America is undergoing a period of intense social change. Communities, both urban and rural, have recently experienced social turbulence, which at times, has erupted into violence. And these same issues are surfacing at campuses across America. What underlying factors are to blame for these recurring eruptions of discrimination, harassment, prejudice, violence, and hate? And perhaps more importantly, what can we as educators do to prevent them?
Grappling with these difficult but important questions prompted the creation of Exploring Discrimination: Sex, Disability, and Genetic Information. The book aims to encourage educators to teach inclusive courses on sex, disability, and genetic discrimination at their respective institutions to provide opportunities for compassionate engagement and meaningful dialogue at campuses across the country. After all, relations between different groups will continue to deteriorate unless we provide more opportunities for meaningful, open, and honest dialogue about these issues and facilitate compassionate engagement among persons who differ from us. The book aspires to encourage the next generation of student-citizens to embrace and celebrate diversity rather than fear and denigrate difference.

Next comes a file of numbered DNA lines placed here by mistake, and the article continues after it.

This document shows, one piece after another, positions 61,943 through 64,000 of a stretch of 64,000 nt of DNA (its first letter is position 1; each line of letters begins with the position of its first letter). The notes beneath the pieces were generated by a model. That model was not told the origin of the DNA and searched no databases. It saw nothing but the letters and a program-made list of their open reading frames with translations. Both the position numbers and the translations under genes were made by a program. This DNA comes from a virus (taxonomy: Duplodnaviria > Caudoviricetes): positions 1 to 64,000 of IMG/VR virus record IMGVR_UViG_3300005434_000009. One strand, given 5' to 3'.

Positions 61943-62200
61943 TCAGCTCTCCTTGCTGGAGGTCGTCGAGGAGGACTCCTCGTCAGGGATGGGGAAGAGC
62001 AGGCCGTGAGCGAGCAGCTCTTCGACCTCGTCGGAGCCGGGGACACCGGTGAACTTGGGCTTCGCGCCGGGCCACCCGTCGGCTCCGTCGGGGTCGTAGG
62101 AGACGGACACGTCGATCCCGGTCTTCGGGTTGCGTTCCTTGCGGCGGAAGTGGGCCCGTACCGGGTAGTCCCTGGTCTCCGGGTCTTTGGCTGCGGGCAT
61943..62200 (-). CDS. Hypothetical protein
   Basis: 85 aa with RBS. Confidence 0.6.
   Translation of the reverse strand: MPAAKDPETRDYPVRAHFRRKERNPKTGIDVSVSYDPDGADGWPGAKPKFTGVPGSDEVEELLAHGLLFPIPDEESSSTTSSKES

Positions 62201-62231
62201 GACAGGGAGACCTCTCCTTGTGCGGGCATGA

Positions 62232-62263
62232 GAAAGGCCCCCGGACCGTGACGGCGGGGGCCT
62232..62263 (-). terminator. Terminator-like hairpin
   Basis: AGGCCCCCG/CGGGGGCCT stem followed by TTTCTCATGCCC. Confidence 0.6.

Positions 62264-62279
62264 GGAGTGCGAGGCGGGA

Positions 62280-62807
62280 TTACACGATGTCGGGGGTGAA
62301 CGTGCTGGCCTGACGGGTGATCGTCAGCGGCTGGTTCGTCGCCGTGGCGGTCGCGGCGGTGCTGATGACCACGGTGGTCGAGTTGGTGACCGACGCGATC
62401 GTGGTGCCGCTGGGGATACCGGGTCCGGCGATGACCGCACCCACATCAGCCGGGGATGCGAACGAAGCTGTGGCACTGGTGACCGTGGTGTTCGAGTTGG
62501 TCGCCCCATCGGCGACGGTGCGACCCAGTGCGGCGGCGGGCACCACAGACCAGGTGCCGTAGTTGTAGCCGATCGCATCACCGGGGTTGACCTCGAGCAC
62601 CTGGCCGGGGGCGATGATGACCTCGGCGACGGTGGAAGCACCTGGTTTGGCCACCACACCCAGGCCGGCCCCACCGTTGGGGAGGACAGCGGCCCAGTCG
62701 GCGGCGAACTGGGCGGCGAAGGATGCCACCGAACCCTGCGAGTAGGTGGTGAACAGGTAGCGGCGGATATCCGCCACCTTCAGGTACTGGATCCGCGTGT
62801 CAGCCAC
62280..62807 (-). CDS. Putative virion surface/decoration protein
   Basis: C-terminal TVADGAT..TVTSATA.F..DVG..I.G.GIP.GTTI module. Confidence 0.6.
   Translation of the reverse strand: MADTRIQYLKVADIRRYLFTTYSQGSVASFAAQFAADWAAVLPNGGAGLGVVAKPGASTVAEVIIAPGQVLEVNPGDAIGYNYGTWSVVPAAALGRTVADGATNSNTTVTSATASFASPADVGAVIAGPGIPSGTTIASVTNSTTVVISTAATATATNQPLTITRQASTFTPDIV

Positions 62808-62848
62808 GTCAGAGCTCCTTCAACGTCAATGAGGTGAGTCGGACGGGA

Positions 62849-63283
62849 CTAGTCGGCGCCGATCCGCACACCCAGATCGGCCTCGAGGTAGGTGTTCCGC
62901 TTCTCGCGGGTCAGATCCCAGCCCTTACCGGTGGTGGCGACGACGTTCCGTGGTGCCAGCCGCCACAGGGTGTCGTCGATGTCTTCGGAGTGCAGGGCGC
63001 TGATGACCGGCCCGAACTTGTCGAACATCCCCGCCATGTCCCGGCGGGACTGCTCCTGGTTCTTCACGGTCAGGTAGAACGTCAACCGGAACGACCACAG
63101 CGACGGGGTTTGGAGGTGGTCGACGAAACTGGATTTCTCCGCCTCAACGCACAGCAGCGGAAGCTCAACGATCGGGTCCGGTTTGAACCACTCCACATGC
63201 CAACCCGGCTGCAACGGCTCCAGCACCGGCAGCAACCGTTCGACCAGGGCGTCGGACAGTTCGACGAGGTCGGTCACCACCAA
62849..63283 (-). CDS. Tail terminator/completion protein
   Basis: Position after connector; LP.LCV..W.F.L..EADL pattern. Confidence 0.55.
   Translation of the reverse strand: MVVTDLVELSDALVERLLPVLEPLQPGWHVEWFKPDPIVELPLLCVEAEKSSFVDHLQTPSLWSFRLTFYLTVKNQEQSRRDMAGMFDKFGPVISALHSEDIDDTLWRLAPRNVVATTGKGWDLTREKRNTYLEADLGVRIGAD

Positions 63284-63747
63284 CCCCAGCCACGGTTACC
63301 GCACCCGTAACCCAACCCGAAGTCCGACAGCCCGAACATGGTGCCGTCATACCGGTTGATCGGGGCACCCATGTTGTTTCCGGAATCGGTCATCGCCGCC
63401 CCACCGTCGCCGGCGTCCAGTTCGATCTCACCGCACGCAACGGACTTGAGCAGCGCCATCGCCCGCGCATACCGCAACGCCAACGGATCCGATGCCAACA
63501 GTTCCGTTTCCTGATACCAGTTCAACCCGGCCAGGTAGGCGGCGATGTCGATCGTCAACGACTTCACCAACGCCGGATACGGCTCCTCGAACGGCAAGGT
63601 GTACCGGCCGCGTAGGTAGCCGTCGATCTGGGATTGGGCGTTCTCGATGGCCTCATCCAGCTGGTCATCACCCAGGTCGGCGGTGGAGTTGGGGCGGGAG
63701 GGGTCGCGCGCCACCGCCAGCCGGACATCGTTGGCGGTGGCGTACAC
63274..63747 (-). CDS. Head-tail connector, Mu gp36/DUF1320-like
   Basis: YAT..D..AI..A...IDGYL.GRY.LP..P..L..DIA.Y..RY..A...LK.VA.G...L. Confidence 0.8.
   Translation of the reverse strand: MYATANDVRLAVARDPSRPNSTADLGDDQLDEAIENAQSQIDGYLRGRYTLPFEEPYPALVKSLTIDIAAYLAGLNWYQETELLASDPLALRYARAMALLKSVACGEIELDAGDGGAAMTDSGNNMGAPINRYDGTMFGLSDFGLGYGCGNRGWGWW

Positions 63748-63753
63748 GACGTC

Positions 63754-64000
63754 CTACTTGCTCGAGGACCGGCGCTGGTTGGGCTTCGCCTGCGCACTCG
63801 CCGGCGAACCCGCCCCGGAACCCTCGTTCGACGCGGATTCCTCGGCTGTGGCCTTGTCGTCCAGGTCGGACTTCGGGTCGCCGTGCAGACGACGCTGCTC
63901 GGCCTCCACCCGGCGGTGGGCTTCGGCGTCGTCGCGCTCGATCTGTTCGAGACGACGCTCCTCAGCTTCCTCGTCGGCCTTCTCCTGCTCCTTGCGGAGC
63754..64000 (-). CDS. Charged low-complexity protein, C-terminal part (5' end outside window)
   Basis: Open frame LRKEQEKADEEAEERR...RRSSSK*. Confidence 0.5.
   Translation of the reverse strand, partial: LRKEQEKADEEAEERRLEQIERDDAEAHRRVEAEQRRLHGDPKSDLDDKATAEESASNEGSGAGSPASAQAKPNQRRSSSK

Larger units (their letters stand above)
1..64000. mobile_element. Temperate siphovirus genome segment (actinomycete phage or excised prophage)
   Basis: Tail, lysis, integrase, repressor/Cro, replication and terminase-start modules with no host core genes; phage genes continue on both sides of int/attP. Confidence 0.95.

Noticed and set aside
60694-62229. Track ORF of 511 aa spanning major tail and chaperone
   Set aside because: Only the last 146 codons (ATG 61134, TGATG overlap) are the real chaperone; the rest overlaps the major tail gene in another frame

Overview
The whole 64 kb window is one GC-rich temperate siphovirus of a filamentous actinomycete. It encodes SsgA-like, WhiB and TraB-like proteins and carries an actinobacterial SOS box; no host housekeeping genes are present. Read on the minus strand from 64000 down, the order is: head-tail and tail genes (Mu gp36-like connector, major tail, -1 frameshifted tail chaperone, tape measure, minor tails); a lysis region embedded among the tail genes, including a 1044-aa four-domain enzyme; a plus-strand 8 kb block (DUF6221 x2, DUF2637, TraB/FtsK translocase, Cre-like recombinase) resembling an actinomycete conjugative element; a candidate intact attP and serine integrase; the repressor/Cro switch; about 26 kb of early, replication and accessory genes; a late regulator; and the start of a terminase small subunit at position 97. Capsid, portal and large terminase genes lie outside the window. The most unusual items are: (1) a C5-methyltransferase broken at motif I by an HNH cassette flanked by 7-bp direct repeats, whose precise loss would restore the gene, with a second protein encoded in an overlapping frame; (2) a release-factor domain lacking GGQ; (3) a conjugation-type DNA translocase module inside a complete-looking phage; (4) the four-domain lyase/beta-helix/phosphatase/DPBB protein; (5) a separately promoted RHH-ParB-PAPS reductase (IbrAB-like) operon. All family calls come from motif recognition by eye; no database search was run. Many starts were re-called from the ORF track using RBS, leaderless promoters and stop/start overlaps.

Relying upon case law, statutes, regulations, constitutional provisions, law review articles, social science research, historical accounts, scientific studies, and other sources, this interdisciplinary book explores why and how people discriminate as well as how the law aims to prevent and punish such behavior. Topics of coverage include but are not limited to: identity, eugenics, suffrage, stereotype threat, sex stereotypes, Equal Protection, intersectionality, hate crime, essentialism, microaggression, privilege, unconscious bias, intersectional invisibility, conflict theory, androcentrism, and more. Each chapter ends with a list of provocative questions and thought experiments to invite deeper reflection as well as key takeaway points from the chapter.
Taken together, the book's unique accessibility, interdisciplinary approach, and topical coverage make it versatile enough to use in a law school doctrinal course, upper-level seminar, or practicum extension. Its content is also easily adaptable to college and graduate school courses. Moreover, the book can be used alone, as a supplement to a more traditional casebook, or as one of several books used in a seminar.